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Cryoelectron microscopy uses quickly frozen samples to reduce aberrations that are seen when samples are treated chemically. Computer analysis of thick sections can reconstruct a sample in three dimensions.

4.4 Looking at Cells The top six panels show some techniques used in light microscopy. The lower three images were created using electron microscopes.

Cells are surrounded by a plasma membrane

As we have noted, a plasma membrane separates each cell from its environment, creating a segregated (but not isolated) compartment. The plasma membrane is composed of a phos-pholipid bilayer, with the hydrophilic "heads" of the lipids facing the cell's aqueous interior on one side of the membrane and the extracellular environment on the other (see Figure 3.21). Proteins are embedded in the lipids. In many cases, these proteins protrude into the cytoplasm and into the extracellular environment. We will devote most of Chapter 5 to detailing the structure and functions of the plasma membrane, but summarize its roles here.

► The plasma membrane allows the cell to maintain a more or less constant internal environment. A self-maintaining, constant internal environment is a key characteristic of life that will be discussed in detail in Chapter 41.

► The plasma membrane acts as a selectively permeable barrier, preventing some substances from crossing while permitting other substances to enter and leave the cell.

► As the cell's boundary with the outside environment, the plasma membrane is important in communicating with adjacent cells and receiving extracellular signals. We will describe this function in Chapter 15.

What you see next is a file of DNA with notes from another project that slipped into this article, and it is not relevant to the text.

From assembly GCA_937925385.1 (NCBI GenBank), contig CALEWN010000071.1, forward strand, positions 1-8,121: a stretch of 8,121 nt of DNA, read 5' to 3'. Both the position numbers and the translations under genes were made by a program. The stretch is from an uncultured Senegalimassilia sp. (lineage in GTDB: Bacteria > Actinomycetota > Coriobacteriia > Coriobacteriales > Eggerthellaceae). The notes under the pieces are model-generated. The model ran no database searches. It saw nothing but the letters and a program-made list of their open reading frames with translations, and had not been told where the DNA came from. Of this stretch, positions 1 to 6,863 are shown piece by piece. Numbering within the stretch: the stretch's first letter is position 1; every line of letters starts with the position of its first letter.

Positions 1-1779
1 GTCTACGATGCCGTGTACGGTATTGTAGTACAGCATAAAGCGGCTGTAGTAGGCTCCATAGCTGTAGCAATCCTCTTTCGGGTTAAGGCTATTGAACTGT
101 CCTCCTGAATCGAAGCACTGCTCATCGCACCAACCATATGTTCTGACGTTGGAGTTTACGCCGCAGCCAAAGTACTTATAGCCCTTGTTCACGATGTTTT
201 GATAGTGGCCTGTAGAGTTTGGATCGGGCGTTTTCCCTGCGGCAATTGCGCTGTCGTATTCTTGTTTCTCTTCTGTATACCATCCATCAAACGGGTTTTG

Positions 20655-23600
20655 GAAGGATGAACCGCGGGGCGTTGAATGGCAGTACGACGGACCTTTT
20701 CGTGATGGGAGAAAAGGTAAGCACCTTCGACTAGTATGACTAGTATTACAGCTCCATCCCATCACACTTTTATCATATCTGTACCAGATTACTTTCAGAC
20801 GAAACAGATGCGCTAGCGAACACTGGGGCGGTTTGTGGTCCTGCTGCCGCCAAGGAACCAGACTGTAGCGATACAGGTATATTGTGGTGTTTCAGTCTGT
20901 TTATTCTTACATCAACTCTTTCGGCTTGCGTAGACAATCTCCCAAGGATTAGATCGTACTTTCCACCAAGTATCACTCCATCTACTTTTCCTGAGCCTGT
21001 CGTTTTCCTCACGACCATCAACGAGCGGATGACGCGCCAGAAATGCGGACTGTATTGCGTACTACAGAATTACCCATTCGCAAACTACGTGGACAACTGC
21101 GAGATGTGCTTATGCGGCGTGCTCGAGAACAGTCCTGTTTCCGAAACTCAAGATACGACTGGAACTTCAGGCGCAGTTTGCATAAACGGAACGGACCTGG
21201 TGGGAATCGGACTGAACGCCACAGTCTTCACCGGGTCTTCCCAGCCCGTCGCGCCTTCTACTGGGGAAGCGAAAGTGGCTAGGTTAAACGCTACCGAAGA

► The plasma membrane often has molecules protruding from it that are responsible for binding and adhering to adjacent cells.

Cells show two organizational patterns

Prokaryotic cell organization is characteristic of the domains Bacteria and Archaea. Organisms in these domains are called prokaryotes. Their cells do not have membrane-enclosed internal compartments. The first cells ever to form were undoubtedly similar in organization to modern prokaryotes.

Eukaryotic cell organization is found in the domain Eu-karya, which includes the protists, plants, fungi, and animals. The genetic material (DNA) of eukaryotic cells is contained in a special membrane-enclosed compartment called the nucleus. Eukaryotic cells also contain other membrane-enclosed compartments in which specific chemical reactions take place. Organisms with this type of cell organization are known as eukaryotes.

Both prokaryotes and eukaryotes have prospered for many hundreds of millions of years of evolution, and both are great success stories. Let's look first at prokaryotic cells.

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Essentials of Human Physiology

Essentials of Human Physiology

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